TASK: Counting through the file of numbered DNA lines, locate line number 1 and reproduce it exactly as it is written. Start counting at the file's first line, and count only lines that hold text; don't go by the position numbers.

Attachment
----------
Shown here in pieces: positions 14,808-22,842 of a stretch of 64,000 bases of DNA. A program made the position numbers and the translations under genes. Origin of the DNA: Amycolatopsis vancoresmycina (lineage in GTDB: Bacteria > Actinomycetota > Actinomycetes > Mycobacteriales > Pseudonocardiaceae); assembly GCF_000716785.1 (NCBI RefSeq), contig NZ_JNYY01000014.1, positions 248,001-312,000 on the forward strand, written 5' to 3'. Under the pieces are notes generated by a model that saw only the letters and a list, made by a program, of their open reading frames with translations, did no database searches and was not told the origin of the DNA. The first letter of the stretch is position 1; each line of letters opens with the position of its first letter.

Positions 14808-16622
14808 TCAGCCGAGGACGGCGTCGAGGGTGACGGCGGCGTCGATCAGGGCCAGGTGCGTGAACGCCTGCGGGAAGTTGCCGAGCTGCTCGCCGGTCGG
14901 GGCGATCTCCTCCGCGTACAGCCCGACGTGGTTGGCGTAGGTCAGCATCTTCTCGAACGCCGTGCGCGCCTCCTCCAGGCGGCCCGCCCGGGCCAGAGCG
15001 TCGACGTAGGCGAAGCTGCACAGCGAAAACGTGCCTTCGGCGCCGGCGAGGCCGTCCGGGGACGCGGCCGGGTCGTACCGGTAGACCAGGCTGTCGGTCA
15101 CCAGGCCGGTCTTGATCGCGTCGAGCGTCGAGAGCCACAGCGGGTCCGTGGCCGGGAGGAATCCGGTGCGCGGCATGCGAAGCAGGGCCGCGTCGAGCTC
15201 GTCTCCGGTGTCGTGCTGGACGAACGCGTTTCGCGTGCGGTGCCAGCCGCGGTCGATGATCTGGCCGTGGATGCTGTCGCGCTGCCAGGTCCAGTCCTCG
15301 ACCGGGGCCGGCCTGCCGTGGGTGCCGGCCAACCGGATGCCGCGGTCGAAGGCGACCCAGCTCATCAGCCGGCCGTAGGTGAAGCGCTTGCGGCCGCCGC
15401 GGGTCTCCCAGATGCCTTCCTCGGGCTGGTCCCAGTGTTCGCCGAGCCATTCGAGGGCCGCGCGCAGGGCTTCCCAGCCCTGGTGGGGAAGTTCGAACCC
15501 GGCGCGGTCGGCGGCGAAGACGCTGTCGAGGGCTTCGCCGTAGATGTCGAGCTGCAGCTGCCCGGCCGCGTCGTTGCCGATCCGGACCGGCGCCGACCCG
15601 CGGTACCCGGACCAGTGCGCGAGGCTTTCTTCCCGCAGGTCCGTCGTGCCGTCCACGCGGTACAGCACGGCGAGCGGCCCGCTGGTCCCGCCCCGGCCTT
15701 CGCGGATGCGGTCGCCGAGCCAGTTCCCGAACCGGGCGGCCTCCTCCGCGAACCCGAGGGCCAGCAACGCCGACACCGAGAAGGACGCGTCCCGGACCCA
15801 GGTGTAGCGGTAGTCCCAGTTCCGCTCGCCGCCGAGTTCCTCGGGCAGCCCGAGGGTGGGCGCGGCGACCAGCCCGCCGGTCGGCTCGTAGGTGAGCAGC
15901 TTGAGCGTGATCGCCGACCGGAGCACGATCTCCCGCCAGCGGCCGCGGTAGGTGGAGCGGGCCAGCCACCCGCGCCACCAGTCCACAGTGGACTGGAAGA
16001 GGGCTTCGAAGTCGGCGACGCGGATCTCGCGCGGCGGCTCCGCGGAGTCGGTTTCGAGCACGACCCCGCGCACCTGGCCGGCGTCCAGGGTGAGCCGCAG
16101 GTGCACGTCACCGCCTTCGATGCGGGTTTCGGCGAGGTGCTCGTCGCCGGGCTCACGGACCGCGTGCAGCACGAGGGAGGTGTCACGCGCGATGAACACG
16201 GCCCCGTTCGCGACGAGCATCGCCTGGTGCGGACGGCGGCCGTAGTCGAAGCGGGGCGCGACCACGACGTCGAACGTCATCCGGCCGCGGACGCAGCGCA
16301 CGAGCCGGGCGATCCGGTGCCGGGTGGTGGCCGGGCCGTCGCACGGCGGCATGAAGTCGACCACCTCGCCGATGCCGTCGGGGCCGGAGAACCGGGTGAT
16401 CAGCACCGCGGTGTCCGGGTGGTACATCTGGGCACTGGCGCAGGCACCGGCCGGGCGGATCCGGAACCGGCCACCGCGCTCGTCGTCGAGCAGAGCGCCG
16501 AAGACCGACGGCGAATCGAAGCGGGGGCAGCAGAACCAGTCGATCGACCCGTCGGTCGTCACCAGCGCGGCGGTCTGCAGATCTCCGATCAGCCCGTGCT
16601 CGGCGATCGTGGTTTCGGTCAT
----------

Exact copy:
Shown here in pieces: positions 14,808-22,842 of a stretch of 64,000 bases of DNA. A program made the position numbers and the translations under genes. Origin of the DNA: Amycolatopsis vancoresmycina (lineage in GTDB: Bacteria > Actinomycetota > Actinomycetes > Mycobacteriales > Pseudonocardiaceae); assembly GCF_000716785.1 (NCBI RefSeq), contig NZ_JNYY01000014.1, positions 248,001-312,000 on the forward strand, written 5' to 3'. Under the pieces are notes generated by a model that saw only the letters and a list, made by a program, of their open reading frames with translations, did no database searches and was not told the origin of the DNA. The first letter of the stretch is position 1; each line of letters opens with the position of its first letter.